Amelia Stewart Knight: ‘No fool of a job to be mixed up with several hundred head of cattle’

In the spring of 1853, Boston-born Amelia Stewart Knight, her husband Dr. Joel Knight and their seven children set out from Monroe County, Iowa, along the Oregon Trail in a covered wagon.amelia stewart knight

She was pregnant, but she never complained during the five-month journey though she endured heat, cold, wet, mud, headaches, sick children, physical danger and homesickness. On Sept. 18, 1853, the day after their journey ended, she delivered their eighth child, Adam, by the side of the road.

Amelia Stewart was born in Boston in January 1817. On Sept. 18, 1834, she married Joel Knight, an English immigrant who had learned the hatter’s trade. In Boston he studied medicine, supporting himself by selling hats. In 1837, Amelia, Joel and their 5-month-old son Plutarch Stewart moved to Iowa, where they lived for 16 years.

By 1853, Joel Knight had had enough of the harsh Iowa winters. He decided it would be healthier for his family if they moved to the Oregon Territory. On April 9, 1853, the family set out from Monroe County: Plutarch Stewart, Seneca, Frances, Jefferson, Lucy, Almira, Chatfield and Wilson Carl.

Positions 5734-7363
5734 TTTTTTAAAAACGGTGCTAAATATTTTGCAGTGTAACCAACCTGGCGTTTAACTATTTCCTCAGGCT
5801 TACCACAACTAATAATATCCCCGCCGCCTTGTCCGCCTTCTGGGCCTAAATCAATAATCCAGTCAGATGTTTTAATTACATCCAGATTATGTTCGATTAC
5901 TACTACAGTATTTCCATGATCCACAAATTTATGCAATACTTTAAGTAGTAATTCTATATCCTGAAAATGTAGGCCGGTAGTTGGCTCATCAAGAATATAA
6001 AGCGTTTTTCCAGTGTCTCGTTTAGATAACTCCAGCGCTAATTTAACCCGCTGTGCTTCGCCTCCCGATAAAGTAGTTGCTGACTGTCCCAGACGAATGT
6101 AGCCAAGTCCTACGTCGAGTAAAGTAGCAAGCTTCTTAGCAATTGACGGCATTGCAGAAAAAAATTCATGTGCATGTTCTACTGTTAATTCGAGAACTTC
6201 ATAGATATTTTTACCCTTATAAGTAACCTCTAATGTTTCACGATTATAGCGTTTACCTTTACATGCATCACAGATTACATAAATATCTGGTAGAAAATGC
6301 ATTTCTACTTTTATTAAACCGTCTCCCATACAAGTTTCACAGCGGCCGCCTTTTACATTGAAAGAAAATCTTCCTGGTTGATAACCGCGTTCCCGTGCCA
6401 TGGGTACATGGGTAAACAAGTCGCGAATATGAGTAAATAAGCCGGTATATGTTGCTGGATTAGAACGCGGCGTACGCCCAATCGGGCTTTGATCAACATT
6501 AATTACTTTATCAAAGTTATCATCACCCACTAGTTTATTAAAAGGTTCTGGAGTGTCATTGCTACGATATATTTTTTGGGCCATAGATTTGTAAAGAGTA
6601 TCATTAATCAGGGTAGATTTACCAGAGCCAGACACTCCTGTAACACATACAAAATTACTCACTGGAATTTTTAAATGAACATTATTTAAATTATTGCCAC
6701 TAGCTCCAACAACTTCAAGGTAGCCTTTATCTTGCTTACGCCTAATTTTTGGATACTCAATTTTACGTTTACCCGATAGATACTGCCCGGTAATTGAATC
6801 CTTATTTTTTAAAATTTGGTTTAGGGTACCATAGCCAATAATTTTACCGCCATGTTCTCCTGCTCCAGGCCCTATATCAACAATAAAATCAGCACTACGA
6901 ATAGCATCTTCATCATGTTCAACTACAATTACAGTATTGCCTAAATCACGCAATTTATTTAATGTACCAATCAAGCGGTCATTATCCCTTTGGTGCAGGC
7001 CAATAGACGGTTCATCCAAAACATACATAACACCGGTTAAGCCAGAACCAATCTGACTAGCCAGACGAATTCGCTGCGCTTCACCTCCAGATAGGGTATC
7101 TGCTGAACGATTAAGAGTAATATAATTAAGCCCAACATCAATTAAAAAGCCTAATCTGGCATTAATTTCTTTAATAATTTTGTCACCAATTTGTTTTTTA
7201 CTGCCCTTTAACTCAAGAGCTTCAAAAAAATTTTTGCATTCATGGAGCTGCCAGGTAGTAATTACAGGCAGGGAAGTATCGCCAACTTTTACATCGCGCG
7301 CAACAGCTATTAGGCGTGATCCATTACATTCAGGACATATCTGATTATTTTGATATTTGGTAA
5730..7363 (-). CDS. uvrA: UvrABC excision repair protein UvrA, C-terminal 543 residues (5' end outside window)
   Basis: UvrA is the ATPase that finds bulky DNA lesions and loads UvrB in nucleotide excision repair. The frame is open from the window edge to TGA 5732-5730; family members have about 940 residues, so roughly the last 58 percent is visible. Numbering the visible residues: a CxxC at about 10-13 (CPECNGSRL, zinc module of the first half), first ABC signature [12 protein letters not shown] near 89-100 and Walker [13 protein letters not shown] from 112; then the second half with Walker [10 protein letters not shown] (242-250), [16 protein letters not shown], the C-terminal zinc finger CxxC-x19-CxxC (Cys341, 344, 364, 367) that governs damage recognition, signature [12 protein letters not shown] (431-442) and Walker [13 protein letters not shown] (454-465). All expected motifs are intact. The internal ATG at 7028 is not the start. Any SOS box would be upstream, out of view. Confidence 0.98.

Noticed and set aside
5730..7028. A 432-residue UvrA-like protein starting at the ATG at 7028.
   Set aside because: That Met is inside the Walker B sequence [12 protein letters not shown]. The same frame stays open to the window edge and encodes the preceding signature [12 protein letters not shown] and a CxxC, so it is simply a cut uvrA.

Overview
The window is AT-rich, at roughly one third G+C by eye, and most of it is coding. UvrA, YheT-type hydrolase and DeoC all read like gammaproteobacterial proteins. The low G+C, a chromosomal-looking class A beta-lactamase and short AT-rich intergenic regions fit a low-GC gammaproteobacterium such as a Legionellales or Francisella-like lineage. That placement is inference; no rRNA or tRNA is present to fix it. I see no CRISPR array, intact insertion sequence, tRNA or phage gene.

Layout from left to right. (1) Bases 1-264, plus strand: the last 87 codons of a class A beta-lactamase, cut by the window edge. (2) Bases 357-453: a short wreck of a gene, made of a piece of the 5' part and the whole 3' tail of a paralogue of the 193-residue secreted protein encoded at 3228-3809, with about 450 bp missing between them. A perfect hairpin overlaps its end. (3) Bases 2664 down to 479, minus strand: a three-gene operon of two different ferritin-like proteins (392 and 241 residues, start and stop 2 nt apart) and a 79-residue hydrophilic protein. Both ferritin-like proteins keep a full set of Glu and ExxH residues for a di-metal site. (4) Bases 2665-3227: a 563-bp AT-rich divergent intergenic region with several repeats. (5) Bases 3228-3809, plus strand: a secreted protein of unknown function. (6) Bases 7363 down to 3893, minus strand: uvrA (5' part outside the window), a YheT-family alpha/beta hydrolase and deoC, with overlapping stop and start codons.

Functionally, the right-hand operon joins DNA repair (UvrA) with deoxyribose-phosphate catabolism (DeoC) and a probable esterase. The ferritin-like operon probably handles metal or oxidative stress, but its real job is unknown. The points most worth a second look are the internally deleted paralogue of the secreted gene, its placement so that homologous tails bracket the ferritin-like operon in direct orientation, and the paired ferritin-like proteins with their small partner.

Amelia Stewart Knight kept a diary of their journey along the Oregon Trail. On May 31, 1853, she wrote:

Tuesday, May 31st — Evening — Traveled 25 miles today. When we started this morning there were two large droves of cattle and about 50 wagons ahead of us, and we either had to stay poking behind them in the dust or hurry up and drive past them. It was no fool of a job to be mixed up with several hundred head of cattle, and only one road to travel in, and the drovers threatened to drive their cattle over you if you attempted to pass them. They even took out their pistols. Husband came up just as one man held his pistol at Wilson Carl and saw what the fuss was and said, “Boys, follow me,” and he drove our team out of the road entirely, and the cattle seemed to understand it all, for they went into the trot most of the way. The rest of the boys followed with their teams and the rest of the stock. I had rather a rough ride, to be sure, but was glad to get away from such a lawless set, which we did by noon. The head teamster did his best by whipping and hollowing to his cattle. He found it of no use and got up into his wagon to take it easy. We left some swearing men behind us. We drove a good ways ahead and stopped to rest the cattle and eat some dinner.  While we were eating we saw them coming. All hands jumped for their teams, saying they had earned the road too dearly to let them pass again, and in a few moments we were all on the go again. Had been very warm today. Thermometer at 98 in the wagon at one o’clock. Towards evening there came up a light thunderstorm which cooled the air down to 60. We are now within 100 miles of Fort Laramie.


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